I’m finding clients who have excellent lockout/tagout programs but who have not taken the necessary step of identifying tasks where LOTO is not feasible. When you ask the right questions, you will typically find some number of service and maintenance tasks where the task must be done with power. These are tasks that call for further analysis and action.
Most employers recognize that tasks which are routine, repetitive and integral to production qualify for the Minor Servicing Exemption to 29 CFR 1910.147, Control of Hazardous Energy, commonly referred to as LOTO. These tasks, along with testing and positioning, are not topics of this blog.
The OSH Review Commission has ruled that tasks like set-up of a machine are not part of production; hence LOTO is required. During my career in engineering and safety, I have observed thousands of machine setups and other tasks where LOTO is simply not possible. In the case of set-up, if you argue the Minor Servicing Exemption, you will lose the compliance argument. It matters not that your procedure meets the test for acceptable risk and that power is essential. From a compliance standpoint, OSHA can cite you.
Your only recourse is to prove LOTO is not feasible. If you ignore set-up, cleaning, adjusting, or other service and maintenance jobs that require power believing that workers are magically complying with LOTO, you are waiting for a potentially serious injury to occur with resulting OSHA citation.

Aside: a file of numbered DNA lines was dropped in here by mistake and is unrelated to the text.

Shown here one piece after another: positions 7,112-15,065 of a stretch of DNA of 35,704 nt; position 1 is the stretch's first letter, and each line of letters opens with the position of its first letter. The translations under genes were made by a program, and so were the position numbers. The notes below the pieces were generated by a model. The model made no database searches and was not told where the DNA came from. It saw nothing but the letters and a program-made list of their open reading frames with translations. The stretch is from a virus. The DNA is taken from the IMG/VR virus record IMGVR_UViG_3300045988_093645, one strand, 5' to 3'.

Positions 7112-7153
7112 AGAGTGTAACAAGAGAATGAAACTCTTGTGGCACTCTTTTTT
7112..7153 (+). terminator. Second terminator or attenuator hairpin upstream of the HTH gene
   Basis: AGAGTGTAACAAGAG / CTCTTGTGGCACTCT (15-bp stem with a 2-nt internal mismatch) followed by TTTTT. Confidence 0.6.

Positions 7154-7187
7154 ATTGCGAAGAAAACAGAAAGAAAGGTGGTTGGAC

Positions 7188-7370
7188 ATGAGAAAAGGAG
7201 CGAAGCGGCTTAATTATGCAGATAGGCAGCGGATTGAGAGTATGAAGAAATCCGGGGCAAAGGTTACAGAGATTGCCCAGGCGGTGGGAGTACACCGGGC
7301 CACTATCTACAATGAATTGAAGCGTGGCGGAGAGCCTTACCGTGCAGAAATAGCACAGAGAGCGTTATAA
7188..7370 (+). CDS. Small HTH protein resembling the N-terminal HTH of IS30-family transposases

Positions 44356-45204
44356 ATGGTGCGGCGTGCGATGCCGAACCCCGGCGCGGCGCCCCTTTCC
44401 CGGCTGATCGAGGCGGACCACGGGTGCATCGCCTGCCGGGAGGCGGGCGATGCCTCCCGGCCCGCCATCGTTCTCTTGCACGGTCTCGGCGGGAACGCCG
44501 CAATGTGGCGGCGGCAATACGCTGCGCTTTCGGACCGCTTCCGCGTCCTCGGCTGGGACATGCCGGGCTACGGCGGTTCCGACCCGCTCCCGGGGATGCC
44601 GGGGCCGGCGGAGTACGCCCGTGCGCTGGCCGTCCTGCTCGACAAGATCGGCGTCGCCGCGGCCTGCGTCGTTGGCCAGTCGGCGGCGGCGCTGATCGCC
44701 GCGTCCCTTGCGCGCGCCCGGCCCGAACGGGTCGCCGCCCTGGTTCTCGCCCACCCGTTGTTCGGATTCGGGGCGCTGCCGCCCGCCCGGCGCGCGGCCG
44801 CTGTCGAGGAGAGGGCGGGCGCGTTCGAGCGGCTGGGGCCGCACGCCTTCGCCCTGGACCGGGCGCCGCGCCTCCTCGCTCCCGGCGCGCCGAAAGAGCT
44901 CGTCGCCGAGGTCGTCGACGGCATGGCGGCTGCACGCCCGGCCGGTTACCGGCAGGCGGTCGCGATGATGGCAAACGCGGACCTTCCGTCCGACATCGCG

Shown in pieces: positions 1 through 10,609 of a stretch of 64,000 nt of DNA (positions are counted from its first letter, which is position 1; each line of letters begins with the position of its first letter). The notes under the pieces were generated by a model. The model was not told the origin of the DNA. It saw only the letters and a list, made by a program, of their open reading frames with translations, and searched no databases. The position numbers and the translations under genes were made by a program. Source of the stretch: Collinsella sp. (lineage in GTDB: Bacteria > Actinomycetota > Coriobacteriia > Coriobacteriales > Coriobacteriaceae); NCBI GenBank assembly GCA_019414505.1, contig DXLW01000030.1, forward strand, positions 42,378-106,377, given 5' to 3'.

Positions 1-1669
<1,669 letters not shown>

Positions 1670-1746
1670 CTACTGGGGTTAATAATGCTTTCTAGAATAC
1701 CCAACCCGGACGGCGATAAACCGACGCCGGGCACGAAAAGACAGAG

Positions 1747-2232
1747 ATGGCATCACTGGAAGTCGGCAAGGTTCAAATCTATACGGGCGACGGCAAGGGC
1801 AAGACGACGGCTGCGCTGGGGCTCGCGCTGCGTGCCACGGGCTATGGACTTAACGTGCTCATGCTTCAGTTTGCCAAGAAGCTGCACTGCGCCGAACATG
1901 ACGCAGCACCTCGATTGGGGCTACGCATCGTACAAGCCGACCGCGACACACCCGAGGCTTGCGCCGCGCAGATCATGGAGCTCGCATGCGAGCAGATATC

I recommend the following:
- Meet with experienced operators and mechanics and explain that you recognize that LOTO may be impossible for certain tasks. Ask non-traditional questions such as:
- “What job is your biggest pain?”
- “Which jobs have to be done with guards off and power on for some part of the task?”
- “If you owned the factory and money wasn’t an object, which job would you redesign?”
- Review the tasks and perform Task Based Risk Assessment.
- Document why power is needed and LOTO is not feasible
- Determine if guarding per CFR 1910.212 is feasible to prevent exposure to the hazard. If not, then,
- Gain input from workers to improve use of the lower order of controls from the Hazard Control Hierarchy. Improving awareness, administrative controls (procedures, training, point of use instruction, etc.) and PPE will typically reduce the probability of occurrence and reduce the risk level.
- Develop appropriate alternative methods to LOTO that provide acceptable risk for the task and validate that method with experienced employees. Assure that instruction is near the point of use and clearly visible for anyone performing the task
Don’t ignore the real world of risk facing your workers — proactively identify the issues they encounter when lockout is not feasible.